NBC to show The Bible miniseries sequel
After garnering huge ratings on The History Channel, the Bible is coming to network television. NBC announced that it has purchased the broadcast rights for A.D.: Beyond the Bible from executive producer Mark Burnett and his wife Roma Downey. The reality show maven plans to use the sequel to follow the development of the early church.
“It will begin in the dark days after Jesus’ betrayal and death,” said Burnett. “A perfect storm brews in the Holy Land, fueled by social injustice, Roman military oppression and religious unrest. High priests and the Herod dynasty vie for power. Zealot revolutionaries turn to violence to regain what they believe is their promised land. And in the face of terrible odds and brutal persecution, the small band of Jesus’ disciples stand against the combined might of Rome and their own local authorities.”Source: Entertainment Weekly
UK government backs three-person IVF
Becoming the first nation to do so, the UK has opened the door for an experimental in-vitro fertilization technique that combines the DNA of three different people. Supporters say it can eliminate mitochondrial diseases that are passed on from mother to child. Opponents see larger concerns.
“These techniques are unnecessary and unsafe and were in fact rejected by the majority of consultation responses,” said Dr. David King, the director of Human Genetics Alert. “It is a disaster that the decision to cross the line that will eventually lead to a eugenic designer baby market should be taken on the basis of an utterly biased and inadequate consultation.”Source: BBC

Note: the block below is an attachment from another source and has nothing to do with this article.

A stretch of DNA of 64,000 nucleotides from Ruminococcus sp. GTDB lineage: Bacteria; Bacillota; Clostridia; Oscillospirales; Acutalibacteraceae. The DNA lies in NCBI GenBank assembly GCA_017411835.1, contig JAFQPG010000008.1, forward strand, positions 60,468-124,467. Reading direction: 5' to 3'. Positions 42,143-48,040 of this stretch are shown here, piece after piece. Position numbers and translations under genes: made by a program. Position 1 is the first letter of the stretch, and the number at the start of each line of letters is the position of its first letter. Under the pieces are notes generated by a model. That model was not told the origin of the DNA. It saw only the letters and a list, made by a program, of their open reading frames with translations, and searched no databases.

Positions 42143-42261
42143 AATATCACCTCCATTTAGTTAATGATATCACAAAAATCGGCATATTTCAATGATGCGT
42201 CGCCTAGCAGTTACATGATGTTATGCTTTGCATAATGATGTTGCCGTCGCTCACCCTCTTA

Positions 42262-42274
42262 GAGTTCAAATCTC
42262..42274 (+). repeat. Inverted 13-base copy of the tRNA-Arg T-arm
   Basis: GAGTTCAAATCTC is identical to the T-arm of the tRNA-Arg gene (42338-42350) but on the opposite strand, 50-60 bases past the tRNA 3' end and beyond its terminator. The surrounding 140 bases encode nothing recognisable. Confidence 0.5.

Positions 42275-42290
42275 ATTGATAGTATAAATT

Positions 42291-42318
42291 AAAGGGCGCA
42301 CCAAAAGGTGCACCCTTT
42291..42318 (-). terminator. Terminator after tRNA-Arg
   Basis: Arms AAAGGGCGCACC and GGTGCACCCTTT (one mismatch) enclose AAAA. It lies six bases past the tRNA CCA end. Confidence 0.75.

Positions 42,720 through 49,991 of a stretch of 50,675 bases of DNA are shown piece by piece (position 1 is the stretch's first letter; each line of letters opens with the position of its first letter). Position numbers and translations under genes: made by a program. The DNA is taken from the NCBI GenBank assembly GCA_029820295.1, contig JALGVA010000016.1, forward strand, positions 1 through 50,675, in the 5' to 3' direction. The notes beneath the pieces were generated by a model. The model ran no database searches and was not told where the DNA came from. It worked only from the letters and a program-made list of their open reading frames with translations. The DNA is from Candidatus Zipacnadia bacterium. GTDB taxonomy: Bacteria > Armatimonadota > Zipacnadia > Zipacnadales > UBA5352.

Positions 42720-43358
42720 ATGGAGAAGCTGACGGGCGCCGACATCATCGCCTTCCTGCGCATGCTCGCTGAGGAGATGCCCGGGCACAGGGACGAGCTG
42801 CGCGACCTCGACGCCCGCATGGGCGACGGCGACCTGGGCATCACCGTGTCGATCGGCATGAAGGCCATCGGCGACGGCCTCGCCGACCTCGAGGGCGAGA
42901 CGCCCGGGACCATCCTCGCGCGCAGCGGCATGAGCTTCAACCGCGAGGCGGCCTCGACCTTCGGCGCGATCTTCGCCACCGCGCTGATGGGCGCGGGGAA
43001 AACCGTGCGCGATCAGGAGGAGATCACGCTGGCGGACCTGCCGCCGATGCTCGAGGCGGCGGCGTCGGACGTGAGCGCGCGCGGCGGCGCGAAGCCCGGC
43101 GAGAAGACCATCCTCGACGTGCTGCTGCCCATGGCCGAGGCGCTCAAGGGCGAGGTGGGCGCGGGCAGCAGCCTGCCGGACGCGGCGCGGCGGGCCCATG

New reality show focuses on lavish lifestyle of Calif. pastors
This fall, Oxygen Network will go behind the pulpit and behind closed doors in their reality show following Los Angeles area pastors. “Preachers of LA” will place the extravagant lifestyles of six megachurch pastors on display.
In the show’s trailer, Bishop Clarence McClendon, one of the participants said, “The Bible says I wish above all things that you would prosper and be in health, even as your soul prospers. I believe that.” When challenged about preaching a prosperity gospel, he countered, “there is no other kind of gospel.”Oxygen
Greeting cards drop euphemisms
Driven by research at grief counsellors conferences and studying other social trends, the company long synonymous with greeting cards full of niceties and subtleties has nixed the euphemisms and given consumers sympathy cards that are frank about sickness and death. Cards now mention cancer and reference once taboo issues like alzheimer’s, suicide, and miscarriage.
Reflecting the changing religious make-up of America, cards are less explicitly biblical and instead offer more vague, spiritual messages. Other changes include an increase in pet sympathy cards, including ones dealing with guilt over having an animal euthanized.Source: The Economist
The best Google Reader replacements
In a “spring cleaning” effort, Google shut down their popular Google Reader. The RSS (Really Simple Syndication) client allowed users to subscribe to various blogs and websites and then quickly scan through all of the content gathered from those sources. With the free Google app gone, many users were left scrambling.
There are three major apps vying to serve as replacements (Feedly, NewsBlur and NetNewsWire), as well as some newer apps aiming to carve out their own market share. According to The Verge, Feedly appears to offer the experience most like Google Reader and best of all, it’s free.Source: The Verge